Speaking of AdBlock Plus, a German court recently ruled that use of this and other ad blockers is legal, rejecting a claim by publisher Der Spiegel that separating the ads from the “content” violated the publisher’s “unified offer” to its online customers. The court also found that Der Spiegel failed to show that Eyeo, the company that makes AdBlock Plus, intended to damage the publisher’s profitability or interfere with its operations. Ars Technica’s Joe Mullin reports on the decision in a December 9, 2016, article.
Be discrete in the personal info you share with private entities
If you thought I could make it through an entire Weekly without recommending once again that you quit Facebook, you were mistaken. Okay, keep using Facebook, but before you do, take a look at all the private data the company is collecting about you, as described by Larry Kim in a December 7, 2016, article on Medium.
Kim provides a single infographic showing all the categories of users Facebook allows its advertisers to target: by the car they drive, the charities they contribute to, their relationship status, their income, employer, job title, age, ethnicity, age of children, the number and ages of people in your household, activities with children (“soccer moms”), your politics, your interests, even who your friends are. The list goes on and on.
Ask yourself: “Who are the advertisers sharing this information with?” Personal data is the currency of the future, and us persons are the “mint.” What are you getting in exchange for all this valuable information you’re giving up? Is it a fair bargain?
But don’t listen to me. Take it from Cory Doctorow, who writes in a December 6, 2016, post on Boing Boing that he quit Facebook six years ago, and “not a day goes by that I don’t’ realize that my life is better for it.” Doctorow refers to another December 6, 2016, post by “Mathbabe” Cathy O’Neil, the mathematician who coined the phrase and wrote the book “Weapons of Math Destruction.”
O’Neil didn’t consciously quit Facebook, but one day the service notified her that she had to change her password for some reason. She writes that she went to the page where Facebook prompted her to enter her new password, but she simply refused. She went to the page repeatedly, but wouldn’t enter a new password. Over time, she stopped going, and now she writes “I don’t miss it, and my life is better.” O’Neil states that she sometimes thinks about what her Facebook friends are up to, but she concludes that “they’re probably all still there, wondering how they got there.”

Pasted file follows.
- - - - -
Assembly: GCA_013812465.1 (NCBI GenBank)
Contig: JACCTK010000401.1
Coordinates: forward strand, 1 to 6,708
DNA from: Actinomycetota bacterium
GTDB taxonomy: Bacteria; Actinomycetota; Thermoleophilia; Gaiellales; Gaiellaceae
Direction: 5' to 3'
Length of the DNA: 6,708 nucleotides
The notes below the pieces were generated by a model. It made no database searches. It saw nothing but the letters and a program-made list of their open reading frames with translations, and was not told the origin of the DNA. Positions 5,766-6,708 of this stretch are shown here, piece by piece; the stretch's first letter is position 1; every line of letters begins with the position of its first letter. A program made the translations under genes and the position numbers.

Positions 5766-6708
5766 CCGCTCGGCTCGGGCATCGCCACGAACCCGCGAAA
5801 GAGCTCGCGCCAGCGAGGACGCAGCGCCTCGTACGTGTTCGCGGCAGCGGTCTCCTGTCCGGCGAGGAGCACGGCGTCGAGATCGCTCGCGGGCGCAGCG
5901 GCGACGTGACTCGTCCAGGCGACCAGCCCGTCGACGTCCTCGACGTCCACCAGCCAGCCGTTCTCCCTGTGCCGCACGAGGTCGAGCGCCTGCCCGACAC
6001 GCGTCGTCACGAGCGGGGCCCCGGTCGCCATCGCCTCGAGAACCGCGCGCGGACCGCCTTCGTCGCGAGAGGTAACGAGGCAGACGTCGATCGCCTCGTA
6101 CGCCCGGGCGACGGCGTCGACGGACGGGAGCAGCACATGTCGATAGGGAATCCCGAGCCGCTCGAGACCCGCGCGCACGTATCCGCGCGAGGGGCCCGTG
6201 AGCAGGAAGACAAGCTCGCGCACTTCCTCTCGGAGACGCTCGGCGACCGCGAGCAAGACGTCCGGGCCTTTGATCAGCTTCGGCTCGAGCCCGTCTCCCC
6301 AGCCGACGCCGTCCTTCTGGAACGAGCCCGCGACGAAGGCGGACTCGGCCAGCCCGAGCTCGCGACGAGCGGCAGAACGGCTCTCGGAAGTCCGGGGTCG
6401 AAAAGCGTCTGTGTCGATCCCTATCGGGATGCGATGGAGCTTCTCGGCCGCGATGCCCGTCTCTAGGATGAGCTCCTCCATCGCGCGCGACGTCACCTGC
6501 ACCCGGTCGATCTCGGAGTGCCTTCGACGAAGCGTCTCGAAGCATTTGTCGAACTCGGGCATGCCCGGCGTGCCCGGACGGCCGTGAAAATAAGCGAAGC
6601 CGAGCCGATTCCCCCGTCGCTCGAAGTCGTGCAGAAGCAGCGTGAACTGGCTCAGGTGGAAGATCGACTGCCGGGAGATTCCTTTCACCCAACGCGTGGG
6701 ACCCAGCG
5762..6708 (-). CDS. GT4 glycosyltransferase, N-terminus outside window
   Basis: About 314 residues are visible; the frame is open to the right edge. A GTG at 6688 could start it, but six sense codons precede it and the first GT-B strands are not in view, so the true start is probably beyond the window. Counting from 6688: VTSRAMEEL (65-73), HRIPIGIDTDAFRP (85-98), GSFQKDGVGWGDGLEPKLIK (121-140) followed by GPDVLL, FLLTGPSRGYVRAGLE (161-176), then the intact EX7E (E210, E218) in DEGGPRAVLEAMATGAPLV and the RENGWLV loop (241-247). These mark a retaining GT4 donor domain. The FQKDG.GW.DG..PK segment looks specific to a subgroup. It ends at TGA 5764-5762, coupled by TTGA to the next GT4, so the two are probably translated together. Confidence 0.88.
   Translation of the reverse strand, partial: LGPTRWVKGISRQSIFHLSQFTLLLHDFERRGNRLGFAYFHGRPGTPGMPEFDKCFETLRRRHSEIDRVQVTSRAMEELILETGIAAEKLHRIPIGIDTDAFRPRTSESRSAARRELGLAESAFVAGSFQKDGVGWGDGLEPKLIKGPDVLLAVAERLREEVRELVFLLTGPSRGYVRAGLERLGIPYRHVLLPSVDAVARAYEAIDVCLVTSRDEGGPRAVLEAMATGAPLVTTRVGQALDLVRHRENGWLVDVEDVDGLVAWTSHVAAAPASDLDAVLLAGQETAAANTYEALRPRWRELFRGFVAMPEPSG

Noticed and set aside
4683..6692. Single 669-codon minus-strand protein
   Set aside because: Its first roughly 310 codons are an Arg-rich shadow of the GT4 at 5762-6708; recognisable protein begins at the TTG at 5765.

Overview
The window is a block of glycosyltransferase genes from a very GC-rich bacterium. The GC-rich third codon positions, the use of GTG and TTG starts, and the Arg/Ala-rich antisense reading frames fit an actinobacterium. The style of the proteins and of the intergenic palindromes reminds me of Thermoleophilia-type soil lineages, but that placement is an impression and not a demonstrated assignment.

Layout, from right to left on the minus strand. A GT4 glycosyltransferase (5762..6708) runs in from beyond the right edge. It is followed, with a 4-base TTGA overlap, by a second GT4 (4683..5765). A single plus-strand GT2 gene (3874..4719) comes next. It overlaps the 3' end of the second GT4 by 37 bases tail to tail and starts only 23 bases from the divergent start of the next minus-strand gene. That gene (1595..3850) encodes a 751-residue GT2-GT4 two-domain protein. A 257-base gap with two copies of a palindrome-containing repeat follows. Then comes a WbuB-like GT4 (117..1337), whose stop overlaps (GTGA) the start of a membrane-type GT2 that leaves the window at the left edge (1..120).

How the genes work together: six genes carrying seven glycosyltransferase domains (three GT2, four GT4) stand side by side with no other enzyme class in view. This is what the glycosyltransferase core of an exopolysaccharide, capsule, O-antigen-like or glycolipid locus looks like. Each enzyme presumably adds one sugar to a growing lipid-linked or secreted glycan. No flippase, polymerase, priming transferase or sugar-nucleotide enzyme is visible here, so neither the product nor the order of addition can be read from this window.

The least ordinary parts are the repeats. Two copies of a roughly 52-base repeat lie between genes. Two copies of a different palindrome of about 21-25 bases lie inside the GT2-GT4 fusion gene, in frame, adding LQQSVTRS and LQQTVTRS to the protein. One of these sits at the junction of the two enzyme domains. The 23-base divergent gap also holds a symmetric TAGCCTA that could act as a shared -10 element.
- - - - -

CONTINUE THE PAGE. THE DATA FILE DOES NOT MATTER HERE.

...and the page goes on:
Vice’s Thomas Rid: All signs point to Russia being behind the DNC hacks, just in case you are curious about what someone who knows about “the cyber” has concluded.
Pro Publica: There are only “a couple hundred thousand” white supremacists in the U.S., according to right-wing researcher Chip Berlet (interviewed by A.C. Thompson), but “they have a lot of guns.”
Pro Publica (again): Guilty on day one – the Emoluments Clause of the Constitution prohibits the President from receiving gifts from foreign countries without Congressional approval, as Richard Tofel explains.
Technology Academics Policy: U.S. Court of Appeals for the Ninth Circuit rules in FTC v. AT&T Mobility (9th Cir. August 29, 2016) that the Federal Trade Commission lacks jurisdiction over “companies that engage in common carrier activity.” According to Daniel J. Solove in a December 7, 2016, article, the ruling creates a “gaping hole” in consumer privacy protections. Solove calls the decision “foolhardy and naïve” because it excludes FTC jurisdiction for all activities by the company, not just for its common-carrier activities.
Just for fun: Frank Zappa is serenaded by the U.S. Navy Band playing “Joe’s Garage” as Zappa deplanes at SFO back in 1980. As Lou Reed sang in another great song, "Those were different times."
Here’s the scenario I envision:
I can dream, can’t I?